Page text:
Interest in the IFP is phenomenal

The academic co-ordinator for the new International Foundation Programme, Lynne Roberts, talks to Peter Quinn about exchanging ideas and widening access
Lynne Roberts
Lynne Roberts, Head of Learning and Teaching, University of London International Programmes at LSE
Students who do this programme would be at a level to apply to universities overseas, should they wish to

Developed by the London School of Economics and Political Science (LSE), the new International Foundation Programme (IFP) launches in September this year. Consisting of four courses, the IFP will provide guaranteed access to LSE-led BSc degrees and a range of other undergraduate programmes offered through the University of London International Programmes.

“It's going to widen participation and provide more people with an opportunity to study our programmes”, LSE's Lynne Roberts tells me. “What we also plan to do with the IFP is to have teacher training at a regional level”, she explains. “Initial teacher workshops, seminars and discussion groups will take place so that teachers can actually meet each other, rather than us going to the individual institutions.”

Attended by 21 teachers and administrative staff from institutions in Pakistan and Sri Lanka, Lynne recently returned from hosting one such IFP workshop in Dubai. Accompanying Lynne were three other members of LSE staff: IFP lead consultant, Andy DiMarco; Online Learning Support Development Officer, Craig Summerton; and Assistant Language Co-ordinator, Chris New. Lynne notes that one of the underlying aims of the IFP is to improve students' English to degree level, while online resources made available through the Virtual Learning Environment will play a central role in providing course content.

"The IFP prepares students for undergraduate study, and teachers haven't taught on it before”, Lynne continues. “Some of them have taught on the LSE-led degree programmes, but are teaching Level 3 for the first time – as the IFP is a Level 3, A level equivalent course. A few of the teachers are actually graduates of the University of London. They have come back to the institution where they did their degree and are now teaching."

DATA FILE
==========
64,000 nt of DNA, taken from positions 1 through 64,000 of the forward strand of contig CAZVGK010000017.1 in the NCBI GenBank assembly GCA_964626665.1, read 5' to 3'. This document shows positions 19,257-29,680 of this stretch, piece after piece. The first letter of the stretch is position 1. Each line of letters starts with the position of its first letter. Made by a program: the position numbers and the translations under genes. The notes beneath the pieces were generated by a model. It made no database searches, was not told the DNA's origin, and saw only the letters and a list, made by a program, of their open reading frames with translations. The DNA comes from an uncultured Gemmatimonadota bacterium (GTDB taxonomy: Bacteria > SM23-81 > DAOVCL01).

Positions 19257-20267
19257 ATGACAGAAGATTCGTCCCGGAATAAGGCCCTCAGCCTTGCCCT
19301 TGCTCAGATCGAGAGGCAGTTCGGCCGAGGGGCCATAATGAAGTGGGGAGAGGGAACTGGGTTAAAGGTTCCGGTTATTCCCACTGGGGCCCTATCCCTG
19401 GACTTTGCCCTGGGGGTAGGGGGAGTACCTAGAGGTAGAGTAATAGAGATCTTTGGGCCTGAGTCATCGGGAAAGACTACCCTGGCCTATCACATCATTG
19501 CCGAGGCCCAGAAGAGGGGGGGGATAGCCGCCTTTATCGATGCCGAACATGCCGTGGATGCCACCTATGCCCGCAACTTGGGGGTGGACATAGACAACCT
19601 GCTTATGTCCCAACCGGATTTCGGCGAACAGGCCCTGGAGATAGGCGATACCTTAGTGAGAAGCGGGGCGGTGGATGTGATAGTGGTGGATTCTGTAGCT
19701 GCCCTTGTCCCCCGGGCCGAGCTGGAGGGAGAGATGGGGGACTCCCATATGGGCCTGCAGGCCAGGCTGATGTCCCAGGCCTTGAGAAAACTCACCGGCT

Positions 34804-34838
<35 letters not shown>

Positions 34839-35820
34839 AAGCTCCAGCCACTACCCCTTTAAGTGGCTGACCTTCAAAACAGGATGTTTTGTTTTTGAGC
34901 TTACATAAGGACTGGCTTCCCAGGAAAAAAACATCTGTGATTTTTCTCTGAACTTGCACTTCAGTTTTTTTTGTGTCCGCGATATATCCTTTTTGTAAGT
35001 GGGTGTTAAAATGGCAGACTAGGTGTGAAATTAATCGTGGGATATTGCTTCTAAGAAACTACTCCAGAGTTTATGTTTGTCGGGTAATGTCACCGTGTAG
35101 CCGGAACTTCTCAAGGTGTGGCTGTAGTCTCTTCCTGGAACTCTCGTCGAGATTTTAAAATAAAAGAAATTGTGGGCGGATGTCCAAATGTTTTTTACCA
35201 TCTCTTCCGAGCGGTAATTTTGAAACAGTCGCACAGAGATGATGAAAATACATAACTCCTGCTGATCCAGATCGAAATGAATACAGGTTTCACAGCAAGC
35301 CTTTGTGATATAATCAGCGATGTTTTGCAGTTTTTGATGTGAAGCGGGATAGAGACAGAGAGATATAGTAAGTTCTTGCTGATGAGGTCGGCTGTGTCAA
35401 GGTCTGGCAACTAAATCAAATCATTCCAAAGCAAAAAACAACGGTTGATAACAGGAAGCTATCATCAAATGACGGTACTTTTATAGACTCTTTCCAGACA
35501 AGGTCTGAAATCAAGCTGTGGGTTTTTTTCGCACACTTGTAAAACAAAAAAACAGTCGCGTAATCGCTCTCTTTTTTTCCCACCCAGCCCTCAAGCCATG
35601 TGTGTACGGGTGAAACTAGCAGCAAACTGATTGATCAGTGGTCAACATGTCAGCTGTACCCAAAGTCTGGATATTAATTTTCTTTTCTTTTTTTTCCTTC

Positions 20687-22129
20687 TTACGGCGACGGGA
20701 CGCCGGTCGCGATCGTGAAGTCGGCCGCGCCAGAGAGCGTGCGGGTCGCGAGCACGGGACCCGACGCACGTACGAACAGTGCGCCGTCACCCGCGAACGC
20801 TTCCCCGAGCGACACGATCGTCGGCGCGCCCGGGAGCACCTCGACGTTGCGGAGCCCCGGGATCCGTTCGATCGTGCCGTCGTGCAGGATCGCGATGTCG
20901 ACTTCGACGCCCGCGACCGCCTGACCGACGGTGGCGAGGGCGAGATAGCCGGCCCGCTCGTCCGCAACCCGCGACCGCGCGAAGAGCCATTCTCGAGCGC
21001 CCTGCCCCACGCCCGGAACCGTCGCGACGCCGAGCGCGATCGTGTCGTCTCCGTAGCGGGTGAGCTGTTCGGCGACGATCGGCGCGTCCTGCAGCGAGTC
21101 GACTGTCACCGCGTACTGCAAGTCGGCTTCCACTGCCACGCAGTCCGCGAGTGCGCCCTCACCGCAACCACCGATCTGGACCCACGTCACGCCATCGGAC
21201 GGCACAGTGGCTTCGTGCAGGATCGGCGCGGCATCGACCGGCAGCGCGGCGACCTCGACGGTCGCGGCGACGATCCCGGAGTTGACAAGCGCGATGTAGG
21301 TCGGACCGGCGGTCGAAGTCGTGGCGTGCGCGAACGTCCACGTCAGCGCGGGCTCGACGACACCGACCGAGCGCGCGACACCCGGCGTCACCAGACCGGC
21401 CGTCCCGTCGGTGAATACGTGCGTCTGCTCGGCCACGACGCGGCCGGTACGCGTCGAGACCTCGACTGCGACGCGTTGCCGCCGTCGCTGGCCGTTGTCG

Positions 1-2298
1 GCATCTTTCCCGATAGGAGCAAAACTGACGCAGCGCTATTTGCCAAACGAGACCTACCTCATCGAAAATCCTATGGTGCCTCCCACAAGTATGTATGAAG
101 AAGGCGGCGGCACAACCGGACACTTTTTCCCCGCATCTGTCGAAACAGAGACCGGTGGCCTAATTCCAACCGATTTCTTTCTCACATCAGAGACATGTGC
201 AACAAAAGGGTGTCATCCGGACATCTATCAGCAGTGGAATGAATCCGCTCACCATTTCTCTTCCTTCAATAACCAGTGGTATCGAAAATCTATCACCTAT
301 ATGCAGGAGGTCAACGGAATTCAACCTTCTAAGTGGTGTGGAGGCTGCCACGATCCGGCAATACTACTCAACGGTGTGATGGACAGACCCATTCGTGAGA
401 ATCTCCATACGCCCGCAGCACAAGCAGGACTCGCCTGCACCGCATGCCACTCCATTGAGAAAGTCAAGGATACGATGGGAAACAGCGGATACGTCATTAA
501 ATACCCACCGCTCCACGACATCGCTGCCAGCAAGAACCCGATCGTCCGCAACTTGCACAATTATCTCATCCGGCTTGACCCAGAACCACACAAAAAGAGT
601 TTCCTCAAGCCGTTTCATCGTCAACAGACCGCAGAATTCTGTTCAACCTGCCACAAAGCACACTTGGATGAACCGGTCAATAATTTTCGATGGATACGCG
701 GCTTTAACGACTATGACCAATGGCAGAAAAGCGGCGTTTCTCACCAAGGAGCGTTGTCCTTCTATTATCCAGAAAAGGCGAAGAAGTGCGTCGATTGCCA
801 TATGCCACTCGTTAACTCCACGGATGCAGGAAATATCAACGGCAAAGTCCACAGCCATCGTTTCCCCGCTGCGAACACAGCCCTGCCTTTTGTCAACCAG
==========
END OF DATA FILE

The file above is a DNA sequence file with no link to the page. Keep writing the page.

"For the first time in the suite of LSE-led programmes, the IFP will have its own Teachers' Area in the VLE where they can share lesson plans and ideas."

"I think the teachers really appreciated that we had a team there”, Lynne says. “It was more of a collaborative effort. The teachers were happy to meet each other, because even in Pakistan they do not have opportunities to get together and talk about teaching. That was the most important thing about the weekend: they could meet other people teaching the same course and exchange ideas. And for the first time in the suite of LSE-led programmes, the IFP will have its own Teachers Area in the VLE where they can share lesson plans and ideas. There will also be a directory of teachers with their name, picture, and what they teach.

Lynne Roberts in Dubai

As Craig Summerton explains, the VLE is being developed "as both a learning and teaching aid. Students will benefit from a blended learning approach which combines and aligns learning undertaken in face-to-face sessions with learning opportunities created online. Resources developed include video tutorials which allow students to see a full work through of a difficult concept or exam style question on screen in real time. The VLE also encourages discussion, collaboration and feedback from both students and those teaching the courses at different institutions around the world."